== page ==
The Wonder of Being Known
For many, the need to be recognized and acknowledged is real. In my own life I have struggled when I felt I should have been acknowledged for my accomplishments, especially when I have seen others recognized for theirs.
It is in those times; I have learned to stop and ask myself why it is important to me to receive recognition.
I have concluded it is because “the wonder of being known” is real. The feelings associated with it are often the only way we gain satisfaction for the things we do in life.
The question I have is, instead of being known, what if we found satisfaction in our service? What if we could find the same fulfillment in our anonymity as we do in our recognition?
Would our lives be different?
Oh, I believe they would. You see, if we do whatever we do for “the wonder of being known”, then we do it for the wrong reason.
Being known is a need many of us have and when we are not, we can become discouraged or disillusioned by our lack of recognition. This can become heightened when we see others receiving notoriety and acclaim for the very same thing we are doing.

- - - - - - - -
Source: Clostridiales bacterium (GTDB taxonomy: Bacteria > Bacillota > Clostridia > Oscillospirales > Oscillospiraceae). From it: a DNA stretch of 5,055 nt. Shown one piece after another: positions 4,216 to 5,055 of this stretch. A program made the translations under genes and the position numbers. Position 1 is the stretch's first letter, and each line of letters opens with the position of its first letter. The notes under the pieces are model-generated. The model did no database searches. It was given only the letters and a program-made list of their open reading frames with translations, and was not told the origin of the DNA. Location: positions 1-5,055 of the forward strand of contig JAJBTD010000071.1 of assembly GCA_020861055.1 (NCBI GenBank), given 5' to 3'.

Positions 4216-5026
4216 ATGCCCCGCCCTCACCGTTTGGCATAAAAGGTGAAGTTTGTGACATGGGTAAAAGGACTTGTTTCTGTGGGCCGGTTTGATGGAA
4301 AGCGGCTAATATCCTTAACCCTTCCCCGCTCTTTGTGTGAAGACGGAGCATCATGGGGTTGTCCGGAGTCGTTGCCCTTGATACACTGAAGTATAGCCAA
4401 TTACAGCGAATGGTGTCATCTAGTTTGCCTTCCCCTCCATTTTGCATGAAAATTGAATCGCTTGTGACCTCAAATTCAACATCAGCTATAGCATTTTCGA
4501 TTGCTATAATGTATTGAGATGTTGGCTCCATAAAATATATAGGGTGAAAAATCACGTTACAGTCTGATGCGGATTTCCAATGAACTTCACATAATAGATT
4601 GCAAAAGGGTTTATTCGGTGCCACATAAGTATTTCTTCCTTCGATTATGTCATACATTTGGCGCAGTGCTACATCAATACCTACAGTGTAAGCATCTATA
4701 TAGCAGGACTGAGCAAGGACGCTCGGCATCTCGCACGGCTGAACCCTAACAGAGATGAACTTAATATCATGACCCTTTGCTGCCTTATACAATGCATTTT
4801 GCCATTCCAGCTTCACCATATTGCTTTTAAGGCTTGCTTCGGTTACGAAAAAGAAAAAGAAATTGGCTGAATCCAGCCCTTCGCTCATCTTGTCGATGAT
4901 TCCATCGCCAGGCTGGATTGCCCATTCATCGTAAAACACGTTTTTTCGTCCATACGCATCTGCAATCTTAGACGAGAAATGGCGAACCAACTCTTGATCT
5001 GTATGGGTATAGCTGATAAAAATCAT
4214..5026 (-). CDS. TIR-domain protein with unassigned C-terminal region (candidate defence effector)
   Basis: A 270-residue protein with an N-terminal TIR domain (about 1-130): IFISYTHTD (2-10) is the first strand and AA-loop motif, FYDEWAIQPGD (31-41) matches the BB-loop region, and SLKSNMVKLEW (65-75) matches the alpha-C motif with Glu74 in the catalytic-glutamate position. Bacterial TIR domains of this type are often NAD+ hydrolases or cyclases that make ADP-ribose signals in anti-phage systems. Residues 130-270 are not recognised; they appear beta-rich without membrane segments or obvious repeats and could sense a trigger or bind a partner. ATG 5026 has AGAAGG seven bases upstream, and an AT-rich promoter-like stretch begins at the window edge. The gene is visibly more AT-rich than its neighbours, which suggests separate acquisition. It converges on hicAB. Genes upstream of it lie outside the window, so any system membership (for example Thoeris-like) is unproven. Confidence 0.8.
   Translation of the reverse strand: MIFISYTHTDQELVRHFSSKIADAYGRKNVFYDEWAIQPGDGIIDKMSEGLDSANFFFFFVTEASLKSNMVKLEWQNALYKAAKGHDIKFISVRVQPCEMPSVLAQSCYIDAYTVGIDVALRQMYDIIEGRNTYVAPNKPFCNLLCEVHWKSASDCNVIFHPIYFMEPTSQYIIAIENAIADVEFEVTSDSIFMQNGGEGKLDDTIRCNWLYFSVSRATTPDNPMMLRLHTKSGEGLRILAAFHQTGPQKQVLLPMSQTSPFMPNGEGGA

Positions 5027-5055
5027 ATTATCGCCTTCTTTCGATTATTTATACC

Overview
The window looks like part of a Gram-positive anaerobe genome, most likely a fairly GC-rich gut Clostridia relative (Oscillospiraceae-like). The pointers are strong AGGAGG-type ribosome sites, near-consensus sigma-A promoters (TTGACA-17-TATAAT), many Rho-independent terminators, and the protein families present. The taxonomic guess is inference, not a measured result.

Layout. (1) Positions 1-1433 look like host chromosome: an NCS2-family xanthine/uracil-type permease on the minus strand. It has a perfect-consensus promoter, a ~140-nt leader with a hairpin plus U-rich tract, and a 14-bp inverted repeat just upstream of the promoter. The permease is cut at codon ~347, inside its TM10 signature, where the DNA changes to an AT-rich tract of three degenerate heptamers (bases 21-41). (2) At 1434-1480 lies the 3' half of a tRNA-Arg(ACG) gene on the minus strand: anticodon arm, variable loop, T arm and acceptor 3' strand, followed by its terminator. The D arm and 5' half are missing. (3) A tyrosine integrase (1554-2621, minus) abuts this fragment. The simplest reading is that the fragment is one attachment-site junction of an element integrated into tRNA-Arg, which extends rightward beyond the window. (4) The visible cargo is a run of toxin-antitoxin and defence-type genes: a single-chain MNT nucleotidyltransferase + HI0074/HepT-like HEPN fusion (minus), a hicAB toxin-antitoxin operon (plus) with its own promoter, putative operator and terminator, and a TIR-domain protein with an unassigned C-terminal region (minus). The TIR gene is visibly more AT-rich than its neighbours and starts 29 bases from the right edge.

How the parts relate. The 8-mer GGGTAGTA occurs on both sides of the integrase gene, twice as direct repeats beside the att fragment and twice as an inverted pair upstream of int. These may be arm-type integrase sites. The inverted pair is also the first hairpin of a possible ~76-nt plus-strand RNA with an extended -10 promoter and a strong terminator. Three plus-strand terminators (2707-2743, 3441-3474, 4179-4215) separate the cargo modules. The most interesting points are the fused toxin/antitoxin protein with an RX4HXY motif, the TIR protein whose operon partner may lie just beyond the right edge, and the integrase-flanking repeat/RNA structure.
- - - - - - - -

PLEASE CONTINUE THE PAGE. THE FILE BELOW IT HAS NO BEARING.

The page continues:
The confusion associated with this truth can be hurtful and cause feelings of resentment to fester and grow. Ironically, how we respond to these emotions will have a profound effect on how are known.
Others who are watching us will judge our motives, which will determine what they think of us.
The question is, will we be known as a person with a massive ego, who serves for the acclaim they can achieve? Or, will be known as someone who serves selflessly, regardless of that acclaim? The difference is monumental and the way we handle “the wonder of being known”, will point to one of these paradigms or the other.
I have been in situations where I have witnessed others receive recognition, I felt should have been mine. Yet, I sat and believed, there is a reason I am not being recognized. The reason may be as simple as an oversight, or it could be those who know us do not believe we need to be acknowledged. Perhaps they believe we serve and receive our need to be known by our service.
Regardless of the reasons, “the wonder of being known” is real and how we deal with it is up to us.
I am not sure of the long-term effects of a life filled with a desire to be known, but I am sure the more we wonder about it, the more difficult our life becomes.
“The wonder of being known” can be satisfied when we realize we are already known and loved just the way we are!
1 Corinthians 13:12, “For now we see in a mirror dimly, but then face to face. Now I know in part; then I shall know fully, even as I have been fully known.